Harnessing the New Shape of Information
, an independent education consultant in London, coraled some pretty forward thinking educators, and me, to write a little something about Web 2.0. The contributors are listed below. I think that the project came out very well, and itís free, as a downloaded PDF file.
Coming of Age provides a set of stories, describing the ways in which Web 2.0 technology can be used in schools, particularly as a way of supporting social, collaborative learning, and a more individualised curriculum. I am flattered to be amongst some really thoughtful (and cool) educators and adventurers in the Web 2.0 world, including Miles Berry, John Bidder, Mechelle de Craene, John Evans, Peter Ford, Terry Freedman (Ed), Josie Fraser, Steve Lee, Ewan McIntosh (ahem, thatís me), Alan November, Chris Smith, Dai Thomas, David Warlick, Shawn Wheeler
There will be a wiki in the longer term to allow changes and contributions to the book from elsewhere. In the meantime, head over the look at the SuprGlu feed coming from some of the contibutorsí blogs and bookmarks.
The nature of information has changed in just the last 10 years, and this change has accelerated over the past two. Content continues to flow through the networks, but it is connecting and reconnecting in new and valuable ways, and people are finding new ways to connect with each other through their content ó through their ideas.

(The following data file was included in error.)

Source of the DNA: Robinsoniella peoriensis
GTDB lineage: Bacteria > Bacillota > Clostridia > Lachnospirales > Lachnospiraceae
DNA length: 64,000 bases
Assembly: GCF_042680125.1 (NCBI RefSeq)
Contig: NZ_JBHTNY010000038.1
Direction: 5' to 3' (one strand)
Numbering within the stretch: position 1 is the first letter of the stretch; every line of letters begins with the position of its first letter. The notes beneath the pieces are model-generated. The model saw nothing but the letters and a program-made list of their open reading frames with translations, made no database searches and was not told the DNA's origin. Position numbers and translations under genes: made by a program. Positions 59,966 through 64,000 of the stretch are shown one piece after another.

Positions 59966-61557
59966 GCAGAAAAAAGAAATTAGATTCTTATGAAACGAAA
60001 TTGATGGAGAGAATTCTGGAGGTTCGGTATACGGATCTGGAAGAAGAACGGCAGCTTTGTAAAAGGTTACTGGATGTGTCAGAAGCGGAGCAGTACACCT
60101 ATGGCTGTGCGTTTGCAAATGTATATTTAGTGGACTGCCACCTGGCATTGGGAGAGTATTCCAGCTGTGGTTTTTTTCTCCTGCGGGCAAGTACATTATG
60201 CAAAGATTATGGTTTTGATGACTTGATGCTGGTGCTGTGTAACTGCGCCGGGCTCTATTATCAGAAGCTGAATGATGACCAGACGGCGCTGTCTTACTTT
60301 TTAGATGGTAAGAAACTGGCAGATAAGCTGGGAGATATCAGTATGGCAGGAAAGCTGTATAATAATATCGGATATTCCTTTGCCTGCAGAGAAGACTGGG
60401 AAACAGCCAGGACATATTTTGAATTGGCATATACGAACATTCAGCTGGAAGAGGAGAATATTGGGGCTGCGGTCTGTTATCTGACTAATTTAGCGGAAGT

Learn about the new Web from blogger, podcaster, Web 2.0 programmer, and 30 year educator David Warlick. See how information now travels on many different levels, and how educators seek out new connections, shaping new and valuable information documents, and creating customized roadmaps on the Information highway.
Presentation for the ISTE Leadership Symposium
A Video Produced by a Friend of Mine in Shanghai
Underlying Concepts around Web 2.0
- Content is increasingly conversationright?
In the published print world and even, to some degree, with Web 1.0, content arrived as a result of process. Information was received or solicited, evaluated, selected, published, and distributed by gatekeepers with the resources to accomplish the task. Today, nearly anyone can publish their ideas with only a minimum of technical skills.</small>
- Content seemingly organizes itself